Class 1 structural overview from 6 April 2009: assessing primary Class 1 NICs from 6 April 2009: examples: general
The examples provided at NIM01222 and NIM01223 illustrate how the calculation of Class 1 NICs operates for two employed earners whose annual earnings are the same but whose pattern of earnings differs. Both earners have total annual earnings of £48,000 but the pattern of payments dictates a differing Class 1 NICs liability. Both employees are paid monthly.
The examples provided at NIM01224 and NIM01225 are the same as above but in these examples both earners are contracted out of the state second pension. Both have total annual earnings of £48,000 but the pattern of payments dictates a differing Class 1 NICs liability. Both earners are paid monthly.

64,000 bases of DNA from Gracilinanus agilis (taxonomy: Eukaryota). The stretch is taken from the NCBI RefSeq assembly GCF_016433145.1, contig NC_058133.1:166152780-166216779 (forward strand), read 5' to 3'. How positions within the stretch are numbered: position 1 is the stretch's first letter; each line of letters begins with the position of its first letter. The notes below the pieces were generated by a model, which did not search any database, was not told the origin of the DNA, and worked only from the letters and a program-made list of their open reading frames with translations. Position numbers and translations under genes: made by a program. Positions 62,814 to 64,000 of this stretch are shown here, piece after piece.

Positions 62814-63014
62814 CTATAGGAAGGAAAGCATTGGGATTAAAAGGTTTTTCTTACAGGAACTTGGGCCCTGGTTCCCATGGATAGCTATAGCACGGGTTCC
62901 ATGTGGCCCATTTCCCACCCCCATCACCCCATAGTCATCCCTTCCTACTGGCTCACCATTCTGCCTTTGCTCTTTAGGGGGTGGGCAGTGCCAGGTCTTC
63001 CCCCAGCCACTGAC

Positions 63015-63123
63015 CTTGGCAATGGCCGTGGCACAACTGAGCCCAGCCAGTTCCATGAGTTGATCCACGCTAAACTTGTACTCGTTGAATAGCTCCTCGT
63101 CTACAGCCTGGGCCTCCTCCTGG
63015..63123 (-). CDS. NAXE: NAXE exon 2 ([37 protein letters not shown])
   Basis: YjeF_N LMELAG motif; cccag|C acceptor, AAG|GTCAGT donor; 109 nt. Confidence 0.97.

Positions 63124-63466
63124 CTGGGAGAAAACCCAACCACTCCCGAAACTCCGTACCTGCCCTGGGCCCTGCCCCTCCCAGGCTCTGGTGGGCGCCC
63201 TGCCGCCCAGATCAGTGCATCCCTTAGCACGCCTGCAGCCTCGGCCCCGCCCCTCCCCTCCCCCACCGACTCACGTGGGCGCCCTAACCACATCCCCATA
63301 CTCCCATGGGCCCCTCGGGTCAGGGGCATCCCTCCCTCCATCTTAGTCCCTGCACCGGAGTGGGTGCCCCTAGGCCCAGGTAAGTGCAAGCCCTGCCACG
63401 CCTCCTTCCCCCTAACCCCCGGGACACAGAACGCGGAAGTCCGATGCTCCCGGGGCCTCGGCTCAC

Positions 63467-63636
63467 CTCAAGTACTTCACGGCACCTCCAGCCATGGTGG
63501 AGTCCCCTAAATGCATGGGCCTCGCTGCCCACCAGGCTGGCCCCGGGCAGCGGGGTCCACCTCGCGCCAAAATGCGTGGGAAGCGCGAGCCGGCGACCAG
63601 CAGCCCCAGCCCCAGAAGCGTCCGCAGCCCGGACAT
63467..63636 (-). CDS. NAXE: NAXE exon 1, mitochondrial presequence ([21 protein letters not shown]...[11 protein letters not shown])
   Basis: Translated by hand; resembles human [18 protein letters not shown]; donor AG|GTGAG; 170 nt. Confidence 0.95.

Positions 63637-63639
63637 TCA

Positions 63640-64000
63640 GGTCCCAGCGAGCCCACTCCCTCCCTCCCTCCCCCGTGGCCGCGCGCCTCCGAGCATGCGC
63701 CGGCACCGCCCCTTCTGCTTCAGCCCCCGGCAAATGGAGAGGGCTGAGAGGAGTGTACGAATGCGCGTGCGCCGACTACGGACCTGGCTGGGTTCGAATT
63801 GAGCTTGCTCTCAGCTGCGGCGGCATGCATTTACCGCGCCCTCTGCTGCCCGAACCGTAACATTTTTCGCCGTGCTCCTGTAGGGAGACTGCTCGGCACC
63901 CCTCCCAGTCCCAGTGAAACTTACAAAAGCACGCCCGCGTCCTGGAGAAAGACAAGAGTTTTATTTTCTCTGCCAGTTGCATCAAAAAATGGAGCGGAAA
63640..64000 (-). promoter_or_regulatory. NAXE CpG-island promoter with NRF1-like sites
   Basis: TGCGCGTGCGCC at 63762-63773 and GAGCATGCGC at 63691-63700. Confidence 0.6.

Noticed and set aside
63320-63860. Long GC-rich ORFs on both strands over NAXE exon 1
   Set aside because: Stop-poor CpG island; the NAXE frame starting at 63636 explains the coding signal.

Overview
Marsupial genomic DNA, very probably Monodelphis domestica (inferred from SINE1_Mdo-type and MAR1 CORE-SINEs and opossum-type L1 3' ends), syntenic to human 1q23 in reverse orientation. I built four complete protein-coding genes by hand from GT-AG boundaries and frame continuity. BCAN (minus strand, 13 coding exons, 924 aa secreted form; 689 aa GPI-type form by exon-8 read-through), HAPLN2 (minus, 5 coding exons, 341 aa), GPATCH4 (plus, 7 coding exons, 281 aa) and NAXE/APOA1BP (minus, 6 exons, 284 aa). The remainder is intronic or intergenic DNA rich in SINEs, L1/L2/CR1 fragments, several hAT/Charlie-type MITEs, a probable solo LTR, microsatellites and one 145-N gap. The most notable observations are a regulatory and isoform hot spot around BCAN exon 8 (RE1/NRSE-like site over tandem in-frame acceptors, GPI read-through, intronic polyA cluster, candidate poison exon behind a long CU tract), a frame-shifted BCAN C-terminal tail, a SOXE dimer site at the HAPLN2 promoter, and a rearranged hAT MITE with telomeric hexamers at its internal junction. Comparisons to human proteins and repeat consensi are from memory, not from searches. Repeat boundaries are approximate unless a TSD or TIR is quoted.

It is important to note that, whilst prior to the introduction of a primary liability on earnings above the UEL, the same level of annual earnings paid in differing patterns could result in differing liabilities, the new primary liability on earnings above the UEL does not require earnings to reach 52 (or 53) times the Upper Earnings Limit before it becomes due. In the following examples, one employee has earnings which consistently exceed the monthly UEL, the other exceeds the monthly UEL only once.
Employee 1, Mr A Allen, who is paid £4000 per month and has an annual salary of 48,000, has a primary liability of £4295.04, see NIM01222.
Employee 2, Mr B Brown, who is paid £3000 per month but receives an annual bonus of £12,000 in March 2013 and has an annual salary of £48,000, has a primary liability of £3701.04 - see NIM01223.
The examples use the rates, limits and thresholds applicable to the 2012/2013 tax year. The calculations use the exact percentage method.